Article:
While in exile in the Netherlands, Soewardi was active in the organization of Indonesian students, Indische Vereeniging (Association of the Indies). In 1913 he founded the Indonesisch Pers-bureau, the “Indonesian news agency”. This was in fact the first formal use of the term “Indonesia”, coined in 1850 by British linguist George Windsor Earl and Scottish legal scholar James Richardson Logan. 

This is where he then pioneered his goal of advancing the natives’ interests, by studying educational science until he obtained the Europeesche Akta, a prestigious educational diploma that would later become a foothold in establishing an original educational institution. In this study, Soewardi was attracted to the ideas of several Western education figures, such as Froebel and Montessori, as well as the Indian education movement, Santiniketan, by the Tagore family. These influences underlie the development of his educational system. 

Soewardi returned to Indonesia in September 1919. Soon thereafter he joined his brother’s school. This teaching experience was then used to develop the concept of teaching for the school he founded on July 3, 1922: Nationaal Onderwijs Instituut Tamansiswa or Tamansiswa National School. When he turned 40, according to the Javanese calendar, he changed his name to Ki Hadjar Dewantara. He no longer used the aristocratic title in front of his name. This is so that he can freely be close to the people, both physically and mentally.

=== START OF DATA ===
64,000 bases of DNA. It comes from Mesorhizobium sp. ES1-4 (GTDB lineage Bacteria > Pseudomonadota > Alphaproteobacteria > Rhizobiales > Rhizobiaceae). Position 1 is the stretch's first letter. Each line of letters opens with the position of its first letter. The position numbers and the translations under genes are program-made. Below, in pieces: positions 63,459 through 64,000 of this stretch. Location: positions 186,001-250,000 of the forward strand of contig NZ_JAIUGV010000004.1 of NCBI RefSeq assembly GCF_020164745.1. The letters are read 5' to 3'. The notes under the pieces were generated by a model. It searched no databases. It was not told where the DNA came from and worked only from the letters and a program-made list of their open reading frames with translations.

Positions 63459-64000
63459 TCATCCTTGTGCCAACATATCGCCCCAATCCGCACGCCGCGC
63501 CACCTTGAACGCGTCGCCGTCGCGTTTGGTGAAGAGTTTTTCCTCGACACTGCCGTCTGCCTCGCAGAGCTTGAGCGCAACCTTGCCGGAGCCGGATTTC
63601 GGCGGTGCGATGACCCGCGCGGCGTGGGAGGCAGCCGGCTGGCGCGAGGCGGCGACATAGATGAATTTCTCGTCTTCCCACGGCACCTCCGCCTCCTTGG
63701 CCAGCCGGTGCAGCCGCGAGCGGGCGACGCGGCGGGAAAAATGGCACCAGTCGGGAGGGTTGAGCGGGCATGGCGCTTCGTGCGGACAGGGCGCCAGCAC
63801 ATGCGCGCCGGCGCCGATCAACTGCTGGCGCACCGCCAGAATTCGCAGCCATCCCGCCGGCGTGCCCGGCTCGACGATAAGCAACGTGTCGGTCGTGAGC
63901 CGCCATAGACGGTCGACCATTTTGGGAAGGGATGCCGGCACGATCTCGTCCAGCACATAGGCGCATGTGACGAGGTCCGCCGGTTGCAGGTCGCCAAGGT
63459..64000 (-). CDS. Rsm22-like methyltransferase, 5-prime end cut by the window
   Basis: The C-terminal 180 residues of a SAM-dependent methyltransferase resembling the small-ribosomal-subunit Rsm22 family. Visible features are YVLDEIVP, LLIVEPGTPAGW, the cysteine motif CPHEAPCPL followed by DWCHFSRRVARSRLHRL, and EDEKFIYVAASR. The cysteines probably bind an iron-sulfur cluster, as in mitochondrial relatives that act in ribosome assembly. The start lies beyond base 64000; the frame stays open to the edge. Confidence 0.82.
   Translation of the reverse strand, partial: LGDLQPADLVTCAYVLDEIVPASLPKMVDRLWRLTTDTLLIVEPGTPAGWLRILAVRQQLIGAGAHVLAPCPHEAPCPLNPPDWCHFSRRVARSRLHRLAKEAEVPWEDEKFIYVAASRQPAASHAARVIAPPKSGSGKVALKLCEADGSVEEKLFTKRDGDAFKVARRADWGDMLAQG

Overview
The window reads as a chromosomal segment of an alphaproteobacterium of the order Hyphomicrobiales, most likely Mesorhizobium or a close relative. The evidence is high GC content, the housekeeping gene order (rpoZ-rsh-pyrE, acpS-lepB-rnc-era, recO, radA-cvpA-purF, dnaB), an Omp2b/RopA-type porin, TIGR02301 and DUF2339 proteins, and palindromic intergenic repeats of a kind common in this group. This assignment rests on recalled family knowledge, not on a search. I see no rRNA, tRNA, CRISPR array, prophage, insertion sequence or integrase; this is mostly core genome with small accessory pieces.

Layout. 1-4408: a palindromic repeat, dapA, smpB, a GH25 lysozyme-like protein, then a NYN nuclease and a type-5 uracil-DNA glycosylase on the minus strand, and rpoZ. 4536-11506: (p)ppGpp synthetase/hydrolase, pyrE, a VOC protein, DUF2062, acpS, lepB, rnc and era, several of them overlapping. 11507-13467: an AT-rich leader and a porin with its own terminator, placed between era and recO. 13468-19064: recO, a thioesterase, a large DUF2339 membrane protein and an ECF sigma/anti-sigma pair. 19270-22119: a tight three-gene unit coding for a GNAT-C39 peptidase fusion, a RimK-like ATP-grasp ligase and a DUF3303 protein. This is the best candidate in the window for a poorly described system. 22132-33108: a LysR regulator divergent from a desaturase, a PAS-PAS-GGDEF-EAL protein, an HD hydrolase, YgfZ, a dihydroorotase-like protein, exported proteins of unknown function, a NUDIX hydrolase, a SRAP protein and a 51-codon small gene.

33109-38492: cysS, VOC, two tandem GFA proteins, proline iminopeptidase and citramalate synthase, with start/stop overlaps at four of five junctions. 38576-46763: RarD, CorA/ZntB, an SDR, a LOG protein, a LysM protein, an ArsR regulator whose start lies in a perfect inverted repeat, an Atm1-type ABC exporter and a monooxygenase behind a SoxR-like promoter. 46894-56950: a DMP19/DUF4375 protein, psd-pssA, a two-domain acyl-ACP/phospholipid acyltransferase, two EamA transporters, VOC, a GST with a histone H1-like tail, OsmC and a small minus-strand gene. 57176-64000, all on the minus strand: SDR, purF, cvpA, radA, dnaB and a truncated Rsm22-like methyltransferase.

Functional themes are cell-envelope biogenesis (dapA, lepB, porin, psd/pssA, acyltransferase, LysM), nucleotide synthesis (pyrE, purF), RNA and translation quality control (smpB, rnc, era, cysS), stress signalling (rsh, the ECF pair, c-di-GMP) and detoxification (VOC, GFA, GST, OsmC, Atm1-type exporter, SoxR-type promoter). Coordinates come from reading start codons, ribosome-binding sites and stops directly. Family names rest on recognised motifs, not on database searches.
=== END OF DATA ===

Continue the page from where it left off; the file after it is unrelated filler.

The motto in the education system he uses is now well known in Indonesian education circles. In its entirety, the motto in Javanese reads: ing ngarsa sung tuladha, ing madya mangun karsa, tut wuri handayani. (“Giving an example at the front, encouraging in the middle, giving support from behind”). This motto is still used in the world of education for the Indonesian people, especially in Tamansiswa schools. 

On August 17, 1946, Ki Hadjar Dewantara was appointed the main teacher at the Police High School of the Republic of Indonesia in Mertoyudan Magelang by the President of the Republic of Indonesia. 

In the first cabinet of the Republic of Indonesia, Ki Hadjar Dewantara was appointed the first Indonesian Minister of Teaching (his post was called the Minister of Education, Teaching, and Culture). In 1957 he received an honorary doctorate from Indonesia’s oldest university, Gadjah Mada University. (rp)